I came across some foam ice cream and popsicle stickers in Target’s dollar section.  They were too cute to pass up.  I thought they were perfect for summer and was sure to put them to good use.

 **If you can’t find them at Target anymore, it would be simple to cut out similar foam shapes.**

I created pattern cards as one activity using the popsicle stickers.  Beforehand, I began both color and shape patterns on cardstock.  I then gave J the pattern cards and a bowl of the extra stickers to continue each pattern.  

With the ice cream cones, I created different color combinations for him to mimic.

After already creating my pattern cards, I thought it would be really cute to have made multiple dips on each ice cream cone for him to mimic.  Opportunity missed on that one!

Btw, J just set the stickers in place so that we could redo the activity again.

Sidewalk Paint

You may have seen this post I wrote last year about entertaining a toddler with just a paintbrush and bowl of water. 

Well, this is still a winning activity with J at 3 years old.  The neighbors (age 4 and 5) have even joined in on the fun. 

So far it’s been a success at 1, 2 and 3 years old!

Geography Game(s) for Toddlers and Preschoolers

To celebrate July 4th, why not pull out (or purchase) a US map puzzle!

J adores maps.  I think his fascination began because of his love for puzzles.  His grandma bought him a USA board puzzle back when he was one year old that required a little more skill than all the other pegboard puzzles and I guess he liked that challenge.  We have since bought quite a few map activities and puzzles as he remains fascinated.  My thought is run with what they enjoy!  Most of what he’s learned, he’s initiated on his own.  I don’t consider knowledge of all 50 states or all 7 continents essential for a 2 year old but since he’s continually asking questions, we answer and encourage that interest.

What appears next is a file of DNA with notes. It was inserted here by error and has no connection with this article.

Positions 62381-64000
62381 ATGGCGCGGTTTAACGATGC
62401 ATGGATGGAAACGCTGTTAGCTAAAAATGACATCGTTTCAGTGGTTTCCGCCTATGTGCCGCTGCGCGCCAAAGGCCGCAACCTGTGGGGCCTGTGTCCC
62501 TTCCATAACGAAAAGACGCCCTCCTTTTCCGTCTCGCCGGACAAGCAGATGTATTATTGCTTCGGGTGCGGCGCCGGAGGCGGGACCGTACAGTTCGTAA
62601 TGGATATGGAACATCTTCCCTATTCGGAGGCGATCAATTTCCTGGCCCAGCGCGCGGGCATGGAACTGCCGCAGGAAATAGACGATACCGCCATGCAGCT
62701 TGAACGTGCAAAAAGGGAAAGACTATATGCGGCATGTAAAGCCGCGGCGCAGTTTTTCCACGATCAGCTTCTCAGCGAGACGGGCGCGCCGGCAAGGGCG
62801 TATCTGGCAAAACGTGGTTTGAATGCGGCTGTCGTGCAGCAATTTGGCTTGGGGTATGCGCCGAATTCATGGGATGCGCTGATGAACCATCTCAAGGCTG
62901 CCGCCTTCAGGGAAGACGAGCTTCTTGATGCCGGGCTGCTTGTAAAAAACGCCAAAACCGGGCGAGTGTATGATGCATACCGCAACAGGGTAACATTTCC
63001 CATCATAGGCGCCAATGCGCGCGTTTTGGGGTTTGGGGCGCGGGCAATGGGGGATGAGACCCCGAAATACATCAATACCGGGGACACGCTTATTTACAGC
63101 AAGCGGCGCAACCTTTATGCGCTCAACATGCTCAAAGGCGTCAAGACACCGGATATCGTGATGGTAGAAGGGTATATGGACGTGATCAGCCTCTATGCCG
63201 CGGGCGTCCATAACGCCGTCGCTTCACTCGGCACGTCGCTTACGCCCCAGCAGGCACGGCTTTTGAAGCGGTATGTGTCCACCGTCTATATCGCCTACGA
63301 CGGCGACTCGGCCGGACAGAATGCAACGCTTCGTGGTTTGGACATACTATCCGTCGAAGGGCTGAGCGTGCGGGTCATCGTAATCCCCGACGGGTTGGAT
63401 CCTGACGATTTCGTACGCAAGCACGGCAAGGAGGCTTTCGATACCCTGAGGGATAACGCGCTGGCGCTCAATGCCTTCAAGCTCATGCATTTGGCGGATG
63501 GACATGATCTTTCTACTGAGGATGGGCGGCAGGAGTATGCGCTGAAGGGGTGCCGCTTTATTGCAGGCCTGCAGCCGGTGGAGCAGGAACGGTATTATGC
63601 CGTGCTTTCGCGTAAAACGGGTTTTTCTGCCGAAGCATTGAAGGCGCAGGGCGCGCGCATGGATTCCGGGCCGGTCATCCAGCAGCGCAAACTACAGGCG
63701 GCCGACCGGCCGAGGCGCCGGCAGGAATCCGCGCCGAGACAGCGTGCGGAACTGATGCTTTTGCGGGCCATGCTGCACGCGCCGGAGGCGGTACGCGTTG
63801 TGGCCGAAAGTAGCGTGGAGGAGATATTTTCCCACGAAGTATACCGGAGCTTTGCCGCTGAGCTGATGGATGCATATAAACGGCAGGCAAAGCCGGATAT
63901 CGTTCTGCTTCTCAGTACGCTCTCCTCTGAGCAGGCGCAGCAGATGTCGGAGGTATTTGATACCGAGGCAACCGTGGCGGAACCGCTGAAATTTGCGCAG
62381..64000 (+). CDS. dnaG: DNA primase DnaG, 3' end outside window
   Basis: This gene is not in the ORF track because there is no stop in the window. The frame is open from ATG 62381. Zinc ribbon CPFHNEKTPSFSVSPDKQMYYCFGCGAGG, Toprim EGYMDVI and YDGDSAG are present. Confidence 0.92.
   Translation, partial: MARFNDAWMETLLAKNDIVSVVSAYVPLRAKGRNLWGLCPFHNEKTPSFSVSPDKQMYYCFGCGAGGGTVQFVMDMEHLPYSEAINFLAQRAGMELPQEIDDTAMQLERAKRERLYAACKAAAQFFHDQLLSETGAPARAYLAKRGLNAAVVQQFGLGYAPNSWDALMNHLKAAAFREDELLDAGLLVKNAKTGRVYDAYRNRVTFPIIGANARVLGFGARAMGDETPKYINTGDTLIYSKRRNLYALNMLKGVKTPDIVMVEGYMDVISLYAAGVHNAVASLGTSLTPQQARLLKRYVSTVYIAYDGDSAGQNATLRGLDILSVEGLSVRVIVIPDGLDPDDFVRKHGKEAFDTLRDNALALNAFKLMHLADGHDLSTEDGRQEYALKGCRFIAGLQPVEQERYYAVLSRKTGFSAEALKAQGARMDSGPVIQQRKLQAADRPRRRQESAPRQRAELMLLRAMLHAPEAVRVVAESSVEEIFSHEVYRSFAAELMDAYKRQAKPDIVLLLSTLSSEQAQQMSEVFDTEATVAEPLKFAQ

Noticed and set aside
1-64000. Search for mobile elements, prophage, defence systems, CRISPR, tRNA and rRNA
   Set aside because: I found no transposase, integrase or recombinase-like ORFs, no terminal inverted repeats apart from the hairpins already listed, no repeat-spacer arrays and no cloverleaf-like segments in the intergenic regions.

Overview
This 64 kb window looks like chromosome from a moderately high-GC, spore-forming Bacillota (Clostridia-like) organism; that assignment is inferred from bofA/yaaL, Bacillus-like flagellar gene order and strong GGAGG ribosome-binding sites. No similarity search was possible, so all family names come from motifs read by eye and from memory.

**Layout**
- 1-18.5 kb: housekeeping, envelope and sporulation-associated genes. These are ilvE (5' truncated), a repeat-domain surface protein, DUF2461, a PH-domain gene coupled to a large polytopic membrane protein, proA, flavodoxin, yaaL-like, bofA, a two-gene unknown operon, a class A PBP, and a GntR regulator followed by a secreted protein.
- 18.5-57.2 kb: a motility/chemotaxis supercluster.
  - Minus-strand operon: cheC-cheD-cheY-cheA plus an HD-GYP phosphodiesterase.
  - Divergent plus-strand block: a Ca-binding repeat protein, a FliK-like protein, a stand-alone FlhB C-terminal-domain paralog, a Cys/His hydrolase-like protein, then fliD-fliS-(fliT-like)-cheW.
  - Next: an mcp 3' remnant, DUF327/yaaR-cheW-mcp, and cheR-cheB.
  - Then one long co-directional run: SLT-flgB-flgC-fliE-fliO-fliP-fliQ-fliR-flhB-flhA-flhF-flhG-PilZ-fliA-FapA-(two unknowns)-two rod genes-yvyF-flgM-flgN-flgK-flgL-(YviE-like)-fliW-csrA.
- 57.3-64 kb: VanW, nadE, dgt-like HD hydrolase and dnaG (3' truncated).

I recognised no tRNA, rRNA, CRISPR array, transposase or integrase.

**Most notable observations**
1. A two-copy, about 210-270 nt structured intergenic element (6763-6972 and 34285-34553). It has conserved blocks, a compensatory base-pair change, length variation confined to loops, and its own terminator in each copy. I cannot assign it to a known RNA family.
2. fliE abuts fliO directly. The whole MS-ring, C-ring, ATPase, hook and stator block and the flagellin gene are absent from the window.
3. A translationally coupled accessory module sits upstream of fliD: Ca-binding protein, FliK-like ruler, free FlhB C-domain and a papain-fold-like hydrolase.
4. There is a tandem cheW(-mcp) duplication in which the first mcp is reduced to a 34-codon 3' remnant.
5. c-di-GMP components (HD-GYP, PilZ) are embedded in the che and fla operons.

I do find that maps offer great practice with shape recognition, spacial recognition, directional and locational instructions (north/south, above/below), and even speech as he practices saying each name (many of which are not easy for adults to pronounce, let alone a toddler).  These are all great benefits!   

So onto our geography games

1. Bean bag drop – This came about on the fly after he completed one of his puzzles.  I pulled out some bean bags (ours are each a different color) and started calling out a color bean bag for him to use and then a state to distinguish.  He would then try to drop the bean bag on top of that state while standing straight above it.  This was my attempt to encourage some practice with motor skills and hand-eye coordination while taking advantage of his interest in maps.  We first tried tossing it to the appropriate state, but he is far from able to accomplish that.  We then reversed rolls and he called out a color beanbag and a state for me to hit.  

2. Flying across the US - We’ve also played a similar game using our map puzzles and a free helicopter we got from a fast food kid’s meal.  If you pull the tail of the helicopter the propeller flies off and lands, spinning like a top.  So we used that, again practicing motor skills (to work the toy) and he had to name the state that the spinning propellers landed on. 

3. Photos across the USA/World - J has family all across the country (and world), so this game is something he can relate very well too.  We use photos of family members for him to place in the correct state or country.  I often pull this out when we’re about to travel so that he can get a good idea of where we’re going.  He flies his toy plane from one place to the other, mimicking what we will do in the air (or car if we’re driving).  We also use favorite characters/toys to help him relate to the state (ex: Mickey Mouse lives in Florida, cars are made in Michigan… a generalization of course, but something a 2 year old can relate to).